Wednesday, July 18, 2018

Grab My Heart #32

TITLE: Strange Occurrences
GENRE: YA Fantasy

Spooky just wants to lay low and get through a program for delinquents. But boot camp exceeds her worst expectations when an ancient god emerges from the wilderness and kidnaps her for entertainment. She strikes a deal for her freedom that either kill her or deliver everything she’s ever wanted.

Something brushed Spooky’s elbow. Luke slipped a piece of paper into the palm of her hand.
A note. A passed note, like the ones she’d shuttered back and forth between two friends in her freshman year English class.

It was old school, but she couldn’t help but smile. The camp confiscated personal devices and restricted the use of pens, so this was the first message she’d received all summer. Luke would have had to think ahead about giving her this. She wanted to read his face as much as the words he had put on paper, but she kept her eyes trained on the front of the cafeteria.

“And that’s our inspirational quote for this evening!" Izeah Dodgson said into the mic. His bald head was as shiny as the lacquered wood floors that Spooky herself polished twice a week. "Now, I have one more announcement, and I don’t want anyone to be alarmed: last night's patrol came across an animal inside the fence. It was not definitively identified, but it was large enough to cause some concern. Now, now.” He raised his hands as if to quiet the room of campers, none of whom had made a sound. “This is exactly why we have the fence in the first place.”

The fence wasn’t really designed to keep things out. Spooky had seen the exposed bars and chain-link before her parents brought her through the gates. The plastic sheeting that made it impossible to climb only ran along the inside.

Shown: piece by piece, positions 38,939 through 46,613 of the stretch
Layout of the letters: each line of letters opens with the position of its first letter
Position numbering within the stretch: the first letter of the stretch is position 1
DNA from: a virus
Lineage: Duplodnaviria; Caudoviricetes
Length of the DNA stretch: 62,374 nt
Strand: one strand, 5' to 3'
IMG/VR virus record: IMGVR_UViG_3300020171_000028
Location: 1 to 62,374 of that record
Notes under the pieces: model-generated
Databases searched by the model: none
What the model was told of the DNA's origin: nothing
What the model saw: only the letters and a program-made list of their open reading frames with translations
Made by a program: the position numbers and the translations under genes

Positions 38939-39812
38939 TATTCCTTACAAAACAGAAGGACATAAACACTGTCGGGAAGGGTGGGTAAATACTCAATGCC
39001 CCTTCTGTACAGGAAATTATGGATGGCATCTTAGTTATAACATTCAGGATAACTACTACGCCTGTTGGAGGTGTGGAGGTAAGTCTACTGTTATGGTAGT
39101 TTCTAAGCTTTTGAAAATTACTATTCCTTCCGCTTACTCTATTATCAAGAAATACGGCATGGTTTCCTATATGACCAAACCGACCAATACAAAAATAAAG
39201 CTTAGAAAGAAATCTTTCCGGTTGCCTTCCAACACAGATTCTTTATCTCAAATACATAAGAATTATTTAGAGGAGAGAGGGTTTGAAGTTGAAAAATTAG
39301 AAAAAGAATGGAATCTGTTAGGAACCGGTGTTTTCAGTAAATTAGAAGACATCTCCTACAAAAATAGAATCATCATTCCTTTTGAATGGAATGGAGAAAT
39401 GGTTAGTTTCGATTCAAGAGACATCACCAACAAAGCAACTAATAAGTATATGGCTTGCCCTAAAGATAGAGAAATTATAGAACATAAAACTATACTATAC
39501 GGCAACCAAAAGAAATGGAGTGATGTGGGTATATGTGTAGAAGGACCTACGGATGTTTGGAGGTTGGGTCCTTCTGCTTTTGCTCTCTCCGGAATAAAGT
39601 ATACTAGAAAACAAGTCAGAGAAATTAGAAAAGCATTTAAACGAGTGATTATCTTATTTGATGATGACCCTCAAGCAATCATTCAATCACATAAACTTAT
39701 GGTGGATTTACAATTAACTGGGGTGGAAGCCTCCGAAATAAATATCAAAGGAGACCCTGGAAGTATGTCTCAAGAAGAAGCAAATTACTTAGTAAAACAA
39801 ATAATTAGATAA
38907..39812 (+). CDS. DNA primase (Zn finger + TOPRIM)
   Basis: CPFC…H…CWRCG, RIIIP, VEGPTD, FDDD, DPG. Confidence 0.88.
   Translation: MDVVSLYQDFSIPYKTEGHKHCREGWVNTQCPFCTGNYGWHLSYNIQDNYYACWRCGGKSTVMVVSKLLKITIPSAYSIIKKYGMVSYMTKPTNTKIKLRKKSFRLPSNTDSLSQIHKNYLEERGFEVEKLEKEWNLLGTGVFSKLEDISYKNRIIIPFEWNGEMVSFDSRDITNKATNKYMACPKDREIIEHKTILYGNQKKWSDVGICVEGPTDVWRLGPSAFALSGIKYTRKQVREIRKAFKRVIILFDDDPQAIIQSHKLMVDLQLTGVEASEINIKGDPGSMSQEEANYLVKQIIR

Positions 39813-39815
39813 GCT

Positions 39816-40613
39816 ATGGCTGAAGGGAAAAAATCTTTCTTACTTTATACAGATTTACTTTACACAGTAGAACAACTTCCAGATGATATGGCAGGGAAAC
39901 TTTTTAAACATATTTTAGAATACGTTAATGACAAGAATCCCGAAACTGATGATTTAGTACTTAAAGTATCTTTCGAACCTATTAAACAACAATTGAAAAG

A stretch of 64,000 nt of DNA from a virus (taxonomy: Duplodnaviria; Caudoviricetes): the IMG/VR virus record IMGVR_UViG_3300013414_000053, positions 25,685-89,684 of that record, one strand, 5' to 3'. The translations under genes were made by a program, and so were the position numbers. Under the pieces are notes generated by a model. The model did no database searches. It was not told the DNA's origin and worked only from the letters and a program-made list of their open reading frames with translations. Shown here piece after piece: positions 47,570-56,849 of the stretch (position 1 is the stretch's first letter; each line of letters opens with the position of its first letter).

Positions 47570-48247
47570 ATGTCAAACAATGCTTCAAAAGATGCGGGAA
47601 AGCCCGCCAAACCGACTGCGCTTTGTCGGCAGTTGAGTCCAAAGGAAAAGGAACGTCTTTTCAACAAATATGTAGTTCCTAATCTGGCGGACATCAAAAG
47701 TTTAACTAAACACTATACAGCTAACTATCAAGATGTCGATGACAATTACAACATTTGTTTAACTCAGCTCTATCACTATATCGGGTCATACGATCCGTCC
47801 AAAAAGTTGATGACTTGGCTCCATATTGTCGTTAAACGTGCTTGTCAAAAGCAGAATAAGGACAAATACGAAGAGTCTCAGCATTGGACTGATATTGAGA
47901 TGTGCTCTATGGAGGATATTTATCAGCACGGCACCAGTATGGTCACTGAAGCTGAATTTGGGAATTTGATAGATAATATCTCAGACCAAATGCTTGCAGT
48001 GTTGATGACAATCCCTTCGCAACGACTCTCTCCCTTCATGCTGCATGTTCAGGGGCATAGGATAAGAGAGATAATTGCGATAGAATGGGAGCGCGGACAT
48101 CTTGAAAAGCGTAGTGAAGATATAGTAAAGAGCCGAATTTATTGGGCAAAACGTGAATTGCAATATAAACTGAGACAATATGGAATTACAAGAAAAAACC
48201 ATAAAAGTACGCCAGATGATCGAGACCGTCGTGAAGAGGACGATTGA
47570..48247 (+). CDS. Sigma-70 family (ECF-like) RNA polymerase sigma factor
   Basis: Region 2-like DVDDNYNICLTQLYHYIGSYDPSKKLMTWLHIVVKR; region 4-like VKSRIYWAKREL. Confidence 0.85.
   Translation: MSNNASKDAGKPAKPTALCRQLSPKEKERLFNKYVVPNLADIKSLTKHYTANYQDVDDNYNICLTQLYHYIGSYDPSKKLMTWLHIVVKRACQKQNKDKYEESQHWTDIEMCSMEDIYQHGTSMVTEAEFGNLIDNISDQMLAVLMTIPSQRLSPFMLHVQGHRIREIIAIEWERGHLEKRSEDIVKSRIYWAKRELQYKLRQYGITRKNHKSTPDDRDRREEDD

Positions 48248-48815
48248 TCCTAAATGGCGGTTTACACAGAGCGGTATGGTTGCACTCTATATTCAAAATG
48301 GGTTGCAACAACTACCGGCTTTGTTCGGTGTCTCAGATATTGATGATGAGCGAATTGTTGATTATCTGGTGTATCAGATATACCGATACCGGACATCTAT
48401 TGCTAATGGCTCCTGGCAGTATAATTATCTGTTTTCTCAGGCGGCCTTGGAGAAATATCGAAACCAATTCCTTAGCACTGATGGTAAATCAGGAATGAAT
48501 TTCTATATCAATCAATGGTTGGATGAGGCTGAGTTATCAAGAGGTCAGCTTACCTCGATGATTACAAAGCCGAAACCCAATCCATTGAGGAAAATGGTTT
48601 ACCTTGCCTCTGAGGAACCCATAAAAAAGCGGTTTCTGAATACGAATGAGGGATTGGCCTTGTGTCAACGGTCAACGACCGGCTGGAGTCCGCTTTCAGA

4 comments:

  1. This seems like such an interesting premise. However, I wasn't necessarily grabbed by your first two paragraphs and it's choppy sentences. Your last paragraph, however, would make a great first paragraph. "The fence wasn't really designed to keep things out," immediately implies that your MC is locked in somewhere and pulls the reader in. Just a suggestion, but otherwise I'm intrigued!

    ReplyDelete
  2. The pitch is interesting, I think there’s a “will” missing in the last sentence. I would have liked to know what the deal was in order to appreciate the stakes. If she agreed to eat a carrot, that’s different than say becoming a moose riding champion or framing another delinquent from the camp for a bank heist if that makes sense. But I love the general “Holes” vibe with the delinquent summer camp and mixing in fantasy elements makes it even better.

    I don’t think the concept of passing a note is dated enough to warrant recalling a past experience to validate it. More interesting than it being old school is the fact that they don’t have easy access to pens. The gravity of it being the first note she’d received all summer is lost because we don’t know if this is Day 2 or Day 42 or how many days she has left. The animal inside the fence thing confused me. I loved the idea that they are keeping something in, not keeping something out. But if that’s the case, why bother mentioning something getting in? It feels like an excuse to bring up the fence. Also, the “plastic sheeting” was too vague of a description, which made it hard to imagine--are we talking a disposable picnic table cloth, a tarp, or the hard panels that can’t be tampered with?

    ReplyDelete
  3. The tone seems a little more MG than YA? I think I'd have to read on to be sure. But right off the bat, the first two sentence present a problem. It's Spooky's story, but the second sentence seems like it's Luke's POV. Getting some of the five senses involved will make it more engaging and grant more clarity-- Something brushes her elbow, but what does it feel like? Does it startle her? How does she know Luke is putting a note, specifically, in her hand if this is the first time it's happened all summer? Just a little more description will make the scene a lot more interesting. Good luck! :)

    ReplyDelete
  4. I feel like the first 250 words had a major missed opportunity. She gets passed a note. Okay, my interest is piqued. But nearly 250 words later, we still don't know what's on the note. She talks about the note but doesn't mention what's on it, then the narrations shifts the focus completely to what's happening around her.

    Depending on what the note says, you could really pull the audience in there.

    As to the pitch, it sounds very grand and dramatic, but I think a personal connection to Spooky is missing. For example, what exactly is "everything she's ever wanted"? All I know is she wants to get out of camp. Any desires or interests she has beyond that, I have no idea.

    Hope this is helpful! Good luck!

    ReplyDelete